Gerard Manley Hopkins, an English poet, Roman ...
Gerard Manley Hopkins, an English poet, Roman Catholic convert, and priest (Photo credit: Wikipedia)

I would like to return to Gerard Manley Hopkins, that impressionist in language whose poems are verbally fascinating even while difficult.

Today’s Hopkins poem, in spite of its seeming complexity, nonetheless has a very simple message, as we shall see upon unravelling its seeming tangles.  It is called:


As kingfishers catch fire, dragonflies draw flame;
   As tumbled over rim in roundy wells
   Stones ring; like each tucked string tells, each hung bell’s
Bow swung finds tongue to fling out broad its name;
Each mortal thing does one thing and the same:

   Deals out that being indoors each one dwells;
   Selves — goes itself; myself it speaks and spells, 
Crying What I do is me: for that I came

I say more: the just man justices;
   Keeps grace: that keeps all his going graces;
Acts in God’s eye what in God’s eye he is —
   Christ.  For Christ plays in ten thousand places,
Lovely in limbs, and lovely in eyes not his
   To the Father through the features of men’s faces. 

I feel like beginning with the old biblical phrase, “Which is, being interpreted….”  It often seems that is what one does with Hopkins, a translating from Hopkinsese into ordinary English.  Let’s begin, bit by bit:

As kingfishers catch fire, dragonflies draw flame;

Just as kingfishers reflect the bright daylight (“catch fire”) by their irridescent blue feathers, dragonflies also catch and reflect the sunlight as the color red (“flame”).  Thus Hopkins begins with the sense of sight:  kingfishers reflect the light as irridescent blue; dragonflies (at least some of them) reflect the light as red.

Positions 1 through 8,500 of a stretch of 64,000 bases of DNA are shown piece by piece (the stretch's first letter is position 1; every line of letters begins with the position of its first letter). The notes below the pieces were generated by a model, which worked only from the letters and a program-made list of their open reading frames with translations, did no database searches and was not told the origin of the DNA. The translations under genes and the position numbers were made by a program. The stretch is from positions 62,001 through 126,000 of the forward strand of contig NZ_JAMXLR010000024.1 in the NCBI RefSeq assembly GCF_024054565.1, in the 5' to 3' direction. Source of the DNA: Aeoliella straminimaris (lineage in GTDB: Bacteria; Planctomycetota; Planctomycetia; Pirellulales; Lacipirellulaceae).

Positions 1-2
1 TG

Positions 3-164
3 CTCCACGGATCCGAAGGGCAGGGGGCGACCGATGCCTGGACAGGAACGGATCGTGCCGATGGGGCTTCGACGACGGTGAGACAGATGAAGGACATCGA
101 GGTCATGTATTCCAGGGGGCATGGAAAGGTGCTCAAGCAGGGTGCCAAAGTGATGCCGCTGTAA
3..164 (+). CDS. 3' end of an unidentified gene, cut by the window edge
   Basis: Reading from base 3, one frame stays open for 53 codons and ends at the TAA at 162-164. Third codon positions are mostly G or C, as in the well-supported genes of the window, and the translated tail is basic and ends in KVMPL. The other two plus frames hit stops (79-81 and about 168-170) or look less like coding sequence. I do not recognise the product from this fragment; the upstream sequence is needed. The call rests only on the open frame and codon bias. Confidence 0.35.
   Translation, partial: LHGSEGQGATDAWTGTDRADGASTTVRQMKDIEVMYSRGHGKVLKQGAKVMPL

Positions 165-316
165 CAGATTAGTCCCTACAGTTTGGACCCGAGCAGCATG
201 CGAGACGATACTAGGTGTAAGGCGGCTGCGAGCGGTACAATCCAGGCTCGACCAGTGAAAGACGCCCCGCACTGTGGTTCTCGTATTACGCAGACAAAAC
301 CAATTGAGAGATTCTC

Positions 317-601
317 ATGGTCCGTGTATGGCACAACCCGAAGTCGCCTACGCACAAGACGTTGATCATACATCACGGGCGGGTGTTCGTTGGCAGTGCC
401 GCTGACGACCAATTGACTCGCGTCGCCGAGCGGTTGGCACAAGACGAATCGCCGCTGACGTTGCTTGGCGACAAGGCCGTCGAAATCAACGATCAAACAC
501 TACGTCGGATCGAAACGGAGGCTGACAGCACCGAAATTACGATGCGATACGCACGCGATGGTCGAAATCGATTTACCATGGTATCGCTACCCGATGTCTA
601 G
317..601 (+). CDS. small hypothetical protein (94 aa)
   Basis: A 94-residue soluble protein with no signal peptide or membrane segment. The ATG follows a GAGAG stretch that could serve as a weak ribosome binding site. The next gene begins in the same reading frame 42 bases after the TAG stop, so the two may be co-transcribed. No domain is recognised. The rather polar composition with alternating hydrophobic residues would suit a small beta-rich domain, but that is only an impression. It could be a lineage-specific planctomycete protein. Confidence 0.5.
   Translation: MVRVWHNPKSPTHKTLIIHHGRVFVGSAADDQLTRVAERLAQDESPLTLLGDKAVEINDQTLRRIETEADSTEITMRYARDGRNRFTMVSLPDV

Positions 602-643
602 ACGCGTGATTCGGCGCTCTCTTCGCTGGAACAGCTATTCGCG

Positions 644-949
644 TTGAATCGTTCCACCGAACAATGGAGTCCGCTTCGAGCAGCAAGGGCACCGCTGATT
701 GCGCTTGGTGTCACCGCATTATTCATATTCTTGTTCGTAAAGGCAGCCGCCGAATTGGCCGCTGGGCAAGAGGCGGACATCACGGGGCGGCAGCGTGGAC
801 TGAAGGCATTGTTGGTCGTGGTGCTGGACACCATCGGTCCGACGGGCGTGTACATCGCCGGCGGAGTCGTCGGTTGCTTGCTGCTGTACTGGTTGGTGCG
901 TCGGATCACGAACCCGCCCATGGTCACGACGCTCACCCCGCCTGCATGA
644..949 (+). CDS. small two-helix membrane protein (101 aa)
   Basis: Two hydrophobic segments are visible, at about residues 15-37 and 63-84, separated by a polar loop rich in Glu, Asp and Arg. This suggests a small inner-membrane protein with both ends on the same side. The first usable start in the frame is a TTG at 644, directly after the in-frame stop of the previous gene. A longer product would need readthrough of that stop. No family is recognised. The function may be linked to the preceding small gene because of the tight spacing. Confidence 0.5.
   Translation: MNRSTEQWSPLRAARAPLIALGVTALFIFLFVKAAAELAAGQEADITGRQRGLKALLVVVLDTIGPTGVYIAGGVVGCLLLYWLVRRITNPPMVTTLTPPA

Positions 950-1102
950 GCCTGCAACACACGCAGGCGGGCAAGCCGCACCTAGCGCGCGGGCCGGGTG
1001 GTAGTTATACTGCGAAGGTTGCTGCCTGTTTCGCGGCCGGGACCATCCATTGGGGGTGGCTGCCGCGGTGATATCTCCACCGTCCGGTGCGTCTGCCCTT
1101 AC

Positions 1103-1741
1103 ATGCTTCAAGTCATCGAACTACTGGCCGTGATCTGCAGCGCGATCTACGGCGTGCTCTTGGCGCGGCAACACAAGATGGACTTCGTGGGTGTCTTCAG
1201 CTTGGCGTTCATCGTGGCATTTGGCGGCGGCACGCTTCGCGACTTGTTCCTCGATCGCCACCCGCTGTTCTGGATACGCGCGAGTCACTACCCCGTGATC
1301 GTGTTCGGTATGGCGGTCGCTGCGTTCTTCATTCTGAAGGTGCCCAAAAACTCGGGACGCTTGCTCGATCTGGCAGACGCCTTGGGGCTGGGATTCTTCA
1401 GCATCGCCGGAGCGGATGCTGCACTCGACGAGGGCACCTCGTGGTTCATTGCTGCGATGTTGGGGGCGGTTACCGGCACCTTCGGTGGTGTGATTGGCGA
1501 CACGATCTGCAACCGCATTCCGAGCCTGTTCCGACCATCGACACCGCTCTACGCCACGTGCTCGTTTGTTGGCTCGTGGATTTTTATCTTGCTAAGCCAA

Now Hopkins moves from sight to sound:

As tumbled over rim in roundy wells /Stones ring; 

If a stone or pebble is thrown or dropped or falls over the rim of a round well (from which people used to get their water), it will “ring,” meaning it will make a sound not only if it strikes other stones or bricks in the well lining as it falls, but it will also “ring” (Hopkins uses the term loosely” by striking the water with a resounding “Plop!”

So just as kingfishers reflect light as blue irridescence, and just as dragonflies reflect light as a flame-red color, in the same manner stones make a distinctive sound if dropped into a well.  And Hopkins continues by saying that also in the same manner,

 …like each tucked string tells, each hung bell’s /Bow swung finds tongue to fling out broad its name;

Just as each “tucked” (in its seldom-used sense of “plucked,” “pulled”) string (such as a harp string) makes its sound (“tells”), each bell, hanging on its support, when swung back and forth in its bow-like arc, will create a sound (“find’s tongue,” too,  as a man’s tongue or language enables a man to speak) that it sends out near and far through the air — to “fling” the sound ” abroad.  Now Hopkins carries his “just as” illustrations even farther:

Each mortal thing does one thing and the same:
   Deals out that being indoors each one dwells; 

Each mortal thing — each thing that passes away and dies, of which the prime example here is mankind — does the very same one thing.  It “deals out that being indoors each one dwells.”  That rather difficult, telegraphic sentence is Hopkinsese for “Every living thing does the same thing as the kingfishers, the dragonflies, a dropped stone, a plucked string  and the bells:  It manifests its being — its particular character — in a specific way. It gives out (‘deals out’) that which is (‘dwells’) inside (‘being indoors’) of each person.  It reveals and bespeaks the nature of that person.”  It “selves” — expresses the self of that thing or person — which we can think of as a verb here.

A kingfisher “selves” (expresses its nature) by reflecting an irridescent blue light; a dragonfly “selves” by reflecting a red color; a stone dropped in a well “selves” by the sound it makes  And every mortal thing — every human in particular, also “selves” (expresses its individual nature) — it “goes itself.”  A bell goes “bongggggg,” and a human also goes….well, we shall see what Hopkins has to say about that.

But for now, each mortal, living thing expresses its self-nature.  “Myself it speaks and spells.”  In its individual expression, it says and spells out clearly, “This is myself; this is what I am.”

And now Hopkins begins bringing us to his real point, the point of the poem as a whole.  First we were told that each individual thing bespeaks or expresses its own nature in one way or another.   Now Hopkins goes even farther: